Perfume Reviews

Reviews by Archaeolibris

Total Reviews: 2

Burberry London for Men by Burberry

I confess, I am a bit of a niche perfume snot. I tend not to give highly commercial fragrances much of a chance for fear of being doused by a counter attendant in headache-inducing, 90%-diesel-fuel EDT's that reek mostly of expensive and clueless desperation . . . BUT . . . I was so pleasantly surprised by Burberry London.

It's a laced-up fragrance with a sophisticated and contemporary twist. Right out of the bottle you get a really soft green bergamot and a sagey-dry lavender, soft powdered leather, like Victorian frangiapanni gloves, but with a lot of elegant structure from the sweet tobacco and oakmoss on the bottom. I absolutely love the wonderful solar tobacco accord in this scent which stays on loud and proud through the dry down-- all 6 or so hours of it. It is so warm and bronzed that it almost reads as black tea. The silage is good but not amazing-- not a problem for me since I like to wear scent that stays close to the skin, and I find London to be one of those scents that you wouldn't want to catch wind of unless you were close enough to be dancing, it really requires that underlying warmth of human skin to come off at its best.

My skin tends to sweeten scents that are a bit more masculine, and this scent could be very masculine on some, but I am a woman (who loves ballsy leathery scents and unisex chypres) and I feel very confident wearing this scent out in a elegant vintage 30's dress. It's intellectual but just dissident enough to be both serious and a bit iconoclastic. Some have raved about the port wine note, but it's truly not very prominent on me-- it is not the least bit boozy. I would mention, too that while it seems at first to be a cool-weather favorite, the woody tobacco and mimosa in the drydown actually make it comfortable for warmer weather, it has a bit of a sun-baked dried-hayfield in it, especially when you're warm yourself.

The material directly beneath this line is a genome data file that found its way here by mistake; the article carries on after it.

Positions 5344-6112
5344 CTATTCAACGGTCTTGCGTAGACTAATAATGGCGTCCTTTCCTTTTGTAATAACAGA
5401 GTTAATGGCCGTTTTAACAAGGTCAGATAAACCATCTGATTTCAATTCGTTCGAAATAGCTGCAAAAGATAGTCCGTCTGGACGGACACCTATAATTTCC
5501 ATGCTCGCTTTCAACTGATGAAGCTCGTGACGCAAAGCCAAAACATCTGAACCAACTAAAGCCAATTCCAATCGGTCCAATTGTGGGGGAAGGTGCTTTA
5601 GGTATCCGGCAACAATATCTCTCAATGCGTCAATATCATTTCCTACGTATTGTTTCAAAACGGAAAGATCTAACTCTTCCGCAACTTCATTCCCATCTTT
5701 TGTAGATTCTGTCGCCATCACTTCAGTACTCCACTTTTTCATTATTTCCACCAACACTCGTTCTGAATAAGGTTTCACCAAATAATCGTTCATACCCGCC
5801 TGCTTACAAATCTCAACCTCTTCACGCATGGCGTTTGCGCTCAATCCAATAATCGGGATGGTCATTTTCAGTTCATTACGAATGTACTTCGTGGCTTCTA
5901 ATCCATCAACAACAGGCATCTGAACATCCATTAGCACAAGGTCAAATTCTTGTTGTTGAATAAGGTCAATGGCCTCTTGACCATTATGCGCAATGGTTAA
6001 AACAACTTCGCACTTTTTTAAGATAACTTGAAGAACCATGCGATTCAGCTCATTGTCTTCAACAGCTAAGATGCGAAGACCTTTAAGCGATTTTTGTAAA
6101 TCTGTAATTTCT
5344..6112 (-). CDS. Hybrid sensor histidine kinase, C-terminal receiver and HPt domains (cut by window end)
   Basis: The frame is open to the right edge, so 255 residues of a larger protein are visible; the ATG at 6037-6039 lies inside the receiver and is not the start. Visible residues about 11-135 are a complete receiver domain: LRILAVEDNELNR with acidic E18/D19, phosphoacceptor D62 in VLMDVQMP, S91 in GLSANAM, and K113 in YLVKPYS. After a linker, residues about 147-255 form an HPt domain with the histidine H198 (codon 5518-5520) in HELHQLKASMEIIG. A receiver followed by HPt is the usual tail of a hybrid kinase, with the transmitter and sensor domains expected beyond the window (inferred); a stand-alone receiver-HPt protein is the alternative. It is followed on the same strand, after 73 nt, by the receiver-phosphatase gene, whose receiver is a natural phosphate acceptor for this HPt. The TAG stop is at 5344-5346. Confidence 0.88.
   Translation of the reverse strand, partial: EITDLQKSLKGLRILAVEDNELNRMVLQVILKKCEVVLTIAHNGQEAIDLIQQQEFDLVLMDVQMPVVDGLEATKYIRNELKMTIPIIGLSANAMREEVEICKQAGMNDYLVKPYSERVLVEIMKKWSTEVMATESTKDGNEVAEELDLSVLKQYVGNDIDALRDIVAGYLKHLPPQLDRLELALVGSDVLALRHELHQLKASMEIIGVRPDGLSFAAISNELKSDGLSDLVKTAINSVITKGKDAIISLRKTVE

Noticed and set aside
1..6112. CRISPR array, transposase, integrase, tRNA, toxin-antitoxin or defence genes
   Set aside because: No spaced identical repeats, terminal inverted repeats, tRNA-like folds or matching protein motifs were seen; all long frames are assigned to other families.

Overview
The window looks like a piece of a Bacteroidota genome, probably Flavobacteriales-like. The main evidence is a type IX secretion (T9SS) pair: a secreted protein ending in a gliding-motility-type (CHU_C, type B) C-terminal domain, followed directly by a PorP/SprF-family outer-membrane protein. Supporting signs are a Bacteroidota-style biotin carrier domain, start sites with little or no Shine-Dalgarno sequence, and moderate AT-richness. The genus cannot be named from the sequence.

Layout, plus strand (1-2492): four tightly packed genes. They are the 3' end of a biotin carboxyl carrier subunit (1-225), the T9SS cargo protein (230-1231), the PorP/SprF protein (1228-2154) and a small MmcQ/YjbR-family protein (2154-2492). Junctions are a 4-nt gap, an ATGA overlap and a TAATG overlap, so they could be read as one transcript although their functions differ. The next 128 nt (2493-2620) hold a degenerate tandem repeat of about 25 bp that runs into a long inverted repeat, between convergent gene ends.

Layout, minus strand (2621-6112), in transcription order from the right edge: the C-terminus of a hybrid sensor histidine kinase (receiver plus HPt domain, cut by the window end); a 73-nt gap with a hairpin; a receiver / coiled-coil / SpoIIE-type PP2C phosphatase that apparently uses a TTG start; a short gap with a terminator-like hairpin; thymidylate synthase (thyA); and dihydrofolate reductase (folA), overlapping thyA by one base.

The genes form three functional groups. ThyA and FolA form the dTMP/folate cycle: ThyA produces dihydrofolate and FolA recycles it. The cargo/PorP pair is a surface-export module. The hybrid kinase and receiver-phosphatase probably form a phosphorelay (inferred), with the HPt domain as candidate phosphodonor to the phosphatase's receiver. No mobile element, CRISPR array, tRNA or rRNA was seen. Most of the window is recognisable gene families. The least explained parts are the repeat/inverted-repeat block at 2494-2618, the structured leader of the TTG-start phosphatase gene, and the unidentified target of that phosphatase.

04th May, 2010

Kinmokusei by Ayala Moriel

This is a stunning work and a shimmeringly complex soliflore. It opens with a hypnotic and nectary note that on me smells a bit like the pulp of a fresh fig, this quickly gives way to the very wet and almost cedary osmanthus at its core, and here I can certainly detect the green tea mentioned above. This finally settles into a sweet young tabacco. The whole thing feels dripping wet and foggy. Though on me the citrusy notes that others seem to have picked out are present but far more muted.

I normally will never wear a floral perfume though I appreciate them, gravitating instead to more masculine leathery, green and woody accords (I am a woman who wears Un Homme de Caron as a staple fragrance), but I intend to buy a whole bottle of this-- it is just a beautifully crafted scent. What strikes me most is the balance of the composition: neither too sweet nor too bitter, too floral or too amber, it is undeniably feminine but darkly so. The scent pools in your throat and lungs in a way that's difficult to give words to, except to say that it is precisely the opposite of how the heady and bubbly florals I destest strike my palate. I agree with the first reviewer here that there is something deeply contemplative about it. It is all mystery-- osmanthus plucked by moonlight.

I also found that the dry-down takes on a very different character on different places on my body. On the wrist it lingers florally a while longer, whereas on the neck or chest it cleves to the tabacco basenotes--pleasent either way.
31st March, 2009